Sunday Reflection – 17 June – Eleventh Sunday in Ordinary Time Year B
….What happens in Spring? Plants blossom, trees flower. I will ask you some questions. Can a sick tree or plant fully blossom if it is sick? No! Can a tree, a plant which is not watered by rain or artificially, blossom nicely? No. And can a tree and a plant whose roots have been removed or which have no roots flower? No. Without roots, can they flower? No! And this is a message: Christian life has to be a life that must blossom in works of charity, in doing what is good. But if you have no roots, you cannot blossom, and who is the root? Jesus ! If you are not with Jesus, there in the roots, you will not blossom. If you do not water your life with prayer and the sacraments, will you bear Christian flowers? No! Because prayer and the sacraments water the roots and our life blossoms. I hope that your Spring may be bloom beautifully, as blooming as Easter will be; blossoming with good works, virtue and doing good to others. Remember this, this is a very beautiful verse from my country: “What blossoms a tree bears come from what lies underneath it”. Never cut off Jesus’ roots.
During Mass, after breaking the consecrated Bread, that is the Body of Christ, the priest shows it to the faithful, inviting them to participate in the Eucharistic banquet. We know the words that ring out from the sacred altar: “Happy are those who are called to his Supper. This is the Lamb of God who takes away the sin of the world”. Inspired by a passage in the Book of Revelation — “Blessed are those who are invited to the marriage supper of the Lamb” (Rev 19:9): it says “marriage” because Jesus is the Spouse of the Church — this invitation calls us to experience intimate union with Christ, the source of joy and holiness. It is an invitation which brings happiness and at the same time spurs us to an examination of conscience enlightened by faith.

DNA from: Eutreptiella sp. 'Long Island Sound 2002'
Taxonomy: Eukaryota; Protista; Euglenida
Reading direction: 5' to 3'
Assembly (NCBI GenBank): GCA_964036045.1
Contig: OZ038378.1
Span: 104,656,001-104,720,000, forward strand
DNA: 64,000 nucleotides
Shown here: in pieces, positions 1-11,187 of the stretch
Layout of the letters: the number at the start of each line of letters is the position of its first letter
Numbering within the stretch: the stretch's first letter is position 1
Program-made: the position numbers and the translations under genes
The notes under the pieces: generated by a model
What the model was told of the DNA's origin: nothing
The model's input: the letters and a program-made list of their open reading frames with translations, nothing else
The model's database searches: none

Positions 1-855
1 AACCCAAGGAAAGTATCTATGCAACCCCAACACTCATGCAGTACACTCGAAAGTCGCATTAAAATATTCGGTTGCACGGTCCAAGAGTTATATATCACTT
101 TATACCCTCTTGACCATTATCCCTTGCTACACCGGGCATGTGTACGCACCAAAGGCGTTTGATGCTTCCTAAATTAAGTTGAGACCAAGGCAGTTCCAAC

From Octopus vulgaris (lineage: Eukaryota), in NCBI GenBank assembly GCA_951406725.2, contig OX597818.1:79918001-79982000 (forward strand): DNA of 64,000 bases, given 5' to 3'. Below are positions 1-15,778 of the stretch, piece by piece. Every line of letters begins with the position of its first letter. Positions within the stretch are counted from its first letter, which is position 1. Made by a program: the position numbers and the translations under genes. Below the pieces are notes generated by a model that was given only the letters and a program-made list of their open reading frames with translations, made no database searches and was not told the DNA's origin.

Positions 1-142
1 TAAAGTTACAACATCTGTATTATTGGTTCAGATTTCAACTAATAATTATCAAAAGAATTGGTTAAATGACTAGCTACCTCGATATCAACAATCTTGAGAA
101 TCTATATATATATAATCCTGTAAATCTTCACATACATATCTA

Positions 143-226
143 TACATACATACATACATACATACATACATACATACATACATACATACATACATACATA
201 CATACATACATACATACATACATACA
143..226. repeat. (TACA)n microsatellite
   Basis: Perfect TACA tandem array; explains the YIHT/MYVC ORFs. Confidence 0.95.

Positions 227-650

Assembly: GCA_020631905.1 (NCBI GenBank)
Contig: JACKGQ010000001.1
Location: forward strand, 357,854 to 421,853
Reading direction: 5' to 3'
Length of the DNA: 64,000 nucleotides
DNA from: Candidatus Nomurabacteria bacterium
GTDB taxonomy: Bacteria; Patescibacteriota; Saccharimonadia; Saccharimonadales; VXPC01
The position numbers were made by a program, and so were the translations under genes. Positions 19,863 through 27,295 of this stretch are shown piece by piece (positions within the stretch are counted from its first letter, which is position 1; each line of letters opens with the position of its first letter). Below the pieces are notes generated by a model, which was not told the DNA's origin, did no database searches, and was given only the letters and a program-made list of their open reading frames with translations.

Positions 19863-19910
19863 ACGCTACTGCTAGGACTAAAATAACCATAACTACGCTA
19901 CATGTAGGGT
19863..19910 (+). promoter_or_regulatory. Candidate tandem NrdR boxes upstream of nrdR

Although we are the ones who stand in procession to receive Communion; we approach the altar in a procession to receive communion, in reality it is Christ who comes towards us to assimilate us in Him. There is an encounter with Jesus! To nourish oneself of the Eucharist means to allow oneself to be changed by what we receive. Saint Augustine helps us understand this when he talks about the light he received when he heard Christ say to him: “I am the food of strong men; grow and you shall feed upon me; nor shall you convert me, like the food of your flesh, into you but you shall be converted into me” (Confessions VII, 10, 16: pl 32, 742).
Each time we receive Communion, we resemble Jesus more; we transform ourselves more fully into Jesus. As the Bread and the Wine are converted into the Body and Blood of the Lord, so too those who receive it with faith, are transformed into a living Eucharist.
You reply “Amen” to the priest who distributes the Eucharist saying “the Body of Christ”; that is, you recognise the grace and the commitment involved in becoming the Body of Christ. Because when you receive the Eucharist, you become the Body of Christ. This is beautiful; it is very beautiful. As it unites us to Christ, tearing us away from our selfishness, Communion opens us and unites us to all those who are a single thing in Him. This is the wonder of Communion: we become what we receive!
Let us approach the Eucharist: receiving Jesus who transforms us into Him makes us stronger. The Lord is so good and so great!
Pope Francis, General Audience, 21 March 2018